Cognitive-behavioral therapies work to achieve a therapeutic change of a given maladaptive behavior/ symptom by revealing the cognitions (thoughts, evaluations, judgments) that underlie them. The role of the meaning given to the individual by an event and the evaluation processes are demonstrated by R. Lazarus, who finds that it is not the stimulus itself that has a stressful effect, but the evaluation, interpretation and expectations of people are what determine their physiological and behavioral reactions.
Cognitive therapies aim to correct unrealistic perceptions and misinterpretations. They look for the causes of dysfunction in defects of cognitive processes, selective attention to tendentious inferences and failure to take into account positive experiences.
In the early 1960s, Albert Ellis formulated the model of the first cognitive therapy, which he called Rational-Emotional Therapy. According to Ellis, what leads to emotional distress and problems in adaptation is the acquisition of irrational beliefs and distorted cognitions, which are triggered in response to a certain activating event and cause a negative emotional response and neurotic symptoms. PET uses a rich palette of clinical techniques, including self-observation, debate, role-playing games, modelling and more.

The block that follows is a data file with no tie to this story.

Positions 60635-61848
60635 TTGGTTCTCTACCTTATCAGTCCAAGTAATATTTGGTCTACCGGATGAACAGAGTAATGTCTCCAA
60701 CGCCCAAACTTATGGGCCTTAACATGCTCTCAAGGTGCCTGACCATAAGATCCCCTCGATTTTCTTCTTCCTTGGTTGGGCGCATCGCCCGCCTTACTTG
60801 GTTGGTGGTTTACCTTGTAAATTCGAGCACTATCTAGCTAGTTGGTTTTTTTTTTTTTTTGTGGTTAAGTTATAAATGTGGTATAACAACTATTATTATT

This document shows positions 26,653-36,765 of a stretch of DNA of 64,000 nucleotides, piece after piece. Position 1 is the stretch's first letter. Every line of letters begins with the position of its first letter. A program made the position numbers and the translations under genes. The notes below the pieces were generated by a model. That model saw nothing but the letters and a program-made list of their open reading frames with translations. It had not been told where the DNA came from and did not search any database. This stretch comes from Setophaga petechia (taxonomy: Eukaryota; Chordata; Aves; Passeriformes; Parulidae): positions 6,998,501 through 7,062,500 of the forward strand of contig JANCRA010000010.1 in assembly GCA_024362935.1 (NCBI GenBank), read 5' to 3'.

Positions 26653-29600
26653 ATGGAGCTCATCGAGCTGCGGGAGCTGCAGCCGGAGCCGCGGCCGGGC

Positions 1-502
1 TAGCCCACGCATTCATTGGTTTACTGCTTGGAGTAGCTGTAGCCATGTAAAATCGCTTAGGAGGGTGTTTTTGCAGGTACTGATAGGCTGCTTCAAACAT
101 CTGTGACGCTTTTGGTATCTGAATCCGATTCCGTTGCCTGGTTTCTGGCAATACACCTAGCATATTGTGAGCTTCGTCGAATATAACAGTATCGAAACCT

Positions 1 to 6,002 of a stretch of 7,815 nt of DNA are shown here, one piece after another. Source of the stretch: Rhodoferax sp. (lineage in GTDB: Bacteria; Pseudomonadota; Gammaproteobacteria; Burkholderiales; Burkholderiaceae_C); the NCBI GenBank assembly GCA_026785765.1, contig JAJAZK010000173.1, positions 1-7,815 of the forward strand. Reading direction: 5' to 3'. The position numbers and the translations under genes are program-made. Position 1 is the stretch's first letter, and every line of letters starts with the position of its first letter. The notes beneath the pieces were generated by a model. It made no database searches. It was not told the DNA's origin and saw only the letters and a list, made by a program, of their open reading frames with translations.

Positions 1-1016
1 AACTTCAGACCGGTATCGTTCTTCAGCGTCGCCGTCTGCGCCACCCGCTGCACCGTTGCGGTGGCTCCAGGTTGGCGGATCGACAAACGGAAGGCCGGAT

Aaron Beck's therapeutic approach also emerged in the 1960s. In his clinical work with depressed patients, Beck began to notice a consistent pattern of conscious negative thoughts about themselves, the world, and the future, which he called the "cognitive triad" of depression. To restructure depressive cognitions, Beck uses a number of behavioral techniques, e.g. planning pleasant activities. As with PET, most of the behavioral tasks in cognitive therapy are conducted to test clients' fundamental beliefs.
Source: Comprehensive Textbook of Psychotherapy: Theory and Practice, Edited by Bongar, B. and Beutler, E.